Most of the folks that attend my seminars represent sole proprietorships or family-size businesses. Based on the feedback I get before and after my talks, I sense that many auctioneers feel unable to keep up with the growing media landscape. In particular, they tell me they don’t have the time, energy, or expertise to manage
One of the best ways to circumvent that consumer defense is the element of surprise, and one of the best vehicles for that is dimensional mail. First, it typically gets past the gate keepers, even in corporate settings. Second, it allows a unique advertising vehicle underused and probably unmatched by your competitors.
Auctioneers regularly tell me how much they want to work with REALTORS. Maybe they should first pursue working with their statistics.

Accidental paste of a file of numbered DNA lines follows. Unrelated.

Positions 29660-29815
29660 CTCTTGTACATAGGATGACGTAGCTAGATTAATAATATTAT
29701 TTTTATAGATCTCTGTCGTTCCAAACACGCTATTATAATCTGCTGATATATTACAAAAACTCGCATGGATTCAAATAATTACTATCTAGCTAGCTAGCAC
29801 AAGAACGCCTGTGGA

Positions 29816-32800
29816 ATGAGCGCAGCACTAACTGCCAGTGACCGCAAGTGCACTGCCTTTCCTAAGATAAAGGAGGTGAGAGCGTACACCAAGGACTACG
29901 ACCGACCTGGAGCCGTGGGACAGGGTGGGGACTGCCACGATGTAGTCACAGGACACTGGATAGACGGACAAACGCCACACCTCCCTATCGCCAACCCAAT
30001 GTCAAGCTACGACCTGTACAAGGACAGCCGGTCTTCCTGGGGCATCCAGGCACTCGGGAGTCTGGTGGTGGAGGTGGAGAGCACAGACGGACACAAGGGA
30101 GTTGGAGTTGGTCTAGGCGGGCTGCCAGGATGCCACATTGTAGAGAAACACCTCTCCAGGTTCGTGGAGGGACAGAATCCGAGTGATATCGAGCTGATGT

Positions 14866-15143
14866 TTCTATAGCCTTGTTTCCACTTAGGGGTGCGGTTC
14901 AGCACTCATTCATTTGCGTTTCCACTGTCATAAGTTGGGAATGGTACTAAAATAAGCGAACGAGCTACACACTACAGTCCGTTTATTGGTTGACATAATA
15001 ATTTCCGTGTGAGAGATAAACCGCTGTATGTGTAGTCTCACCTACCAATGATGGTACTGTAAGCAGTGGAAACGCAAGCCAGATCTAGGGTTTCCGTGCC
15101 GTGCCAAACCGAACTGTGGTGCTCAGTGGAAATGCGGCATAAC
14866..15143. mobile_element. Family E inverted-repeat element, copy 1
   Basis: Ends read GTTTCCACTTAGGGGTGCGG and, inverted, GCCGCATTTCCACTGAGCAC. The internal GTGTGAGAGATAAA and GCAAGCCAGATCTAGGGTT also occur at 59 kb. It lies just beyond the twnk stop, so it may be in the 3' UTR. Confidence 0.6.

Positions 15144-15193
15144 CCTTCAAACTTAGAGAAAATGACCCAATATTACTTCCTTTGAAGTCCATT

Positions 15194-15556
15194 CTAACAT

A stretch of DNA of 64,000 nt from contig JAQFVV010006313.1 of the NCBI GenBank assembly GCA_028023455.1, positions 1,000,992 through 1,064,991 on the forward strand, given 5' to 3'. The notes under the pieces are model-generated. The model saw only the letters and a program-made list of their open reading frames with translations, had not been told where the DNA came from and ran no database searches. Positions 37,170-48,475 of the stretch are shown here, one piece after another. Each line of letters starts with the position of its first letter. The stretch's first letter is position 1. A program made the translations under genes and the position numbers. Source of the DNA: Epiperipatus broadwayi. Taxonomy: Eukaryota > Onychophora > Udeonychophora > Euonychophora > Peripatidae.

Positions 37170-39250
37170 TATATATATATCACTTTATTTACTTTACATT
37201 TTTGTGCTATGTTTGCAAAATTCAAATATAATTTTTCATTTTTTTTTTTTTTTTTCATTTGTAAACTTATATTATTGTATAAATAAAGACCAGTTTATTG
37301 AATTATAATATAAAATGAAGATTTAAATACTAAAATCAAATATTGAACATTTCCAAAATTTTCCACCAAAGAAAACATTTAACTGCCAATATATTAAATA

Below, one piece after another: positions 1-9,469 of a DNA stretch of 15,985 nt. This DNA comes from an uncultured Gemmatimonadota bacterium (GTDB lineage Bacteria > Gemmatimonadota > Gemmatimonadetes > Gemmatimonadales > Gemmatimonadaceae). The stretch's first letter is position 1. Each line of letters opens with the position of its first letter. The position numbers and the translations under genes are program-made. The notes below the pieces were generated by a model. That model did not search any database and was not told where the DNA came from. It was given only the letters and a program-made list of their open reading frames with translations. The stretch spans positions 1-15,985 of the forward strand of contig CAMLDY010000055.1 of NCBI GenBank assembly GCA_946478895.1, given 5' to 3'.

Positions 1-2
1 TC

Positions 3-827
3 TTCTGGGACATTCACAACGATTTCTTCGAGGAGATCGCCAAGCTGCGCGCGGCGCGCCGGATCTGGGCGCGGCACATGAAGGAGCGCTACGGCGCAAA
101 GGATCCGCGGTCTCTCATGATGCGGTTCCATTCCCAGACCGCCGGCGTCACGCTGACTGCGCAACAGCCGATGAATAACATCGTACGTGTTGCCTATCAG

In a digital world, print media has the potential to be a tangible disruptor and a more personal interaction. Direct mail allows a broader range of sizes and formats than online media. When produced and placed well, signs are often the leading medium for obtaining auction buyers. Just because it’s more difficult to track them doesn’t mean they are necessarily less effective.
I don’t think I’ve ever talked to an auction company that recorded that segment of their buyers. Online bidding platforms keep this information. These bidders shouldn’t be too hard to discover at on-site auctions, especially real estate ones. They’re already in your clerking software. All it’d take to capture this data is an extra column in your database to indicate that they came in second.
If we’re not adapting to buyer self-interest, then whose self-interest is guiding our advertising?
Unless we as the advertiser is also the one buying our services or assets, why should we expect that strategy to work?
In the current marketplace, there’s no excuse for relying on instinct. Our marketing mix should include more experimentation and less guesswork. Our customers on the aggregate are telling us how and where and when to advertise and conduct transactions. The buying public is always right, whether we like it or not; and they’re generating the data to prove it.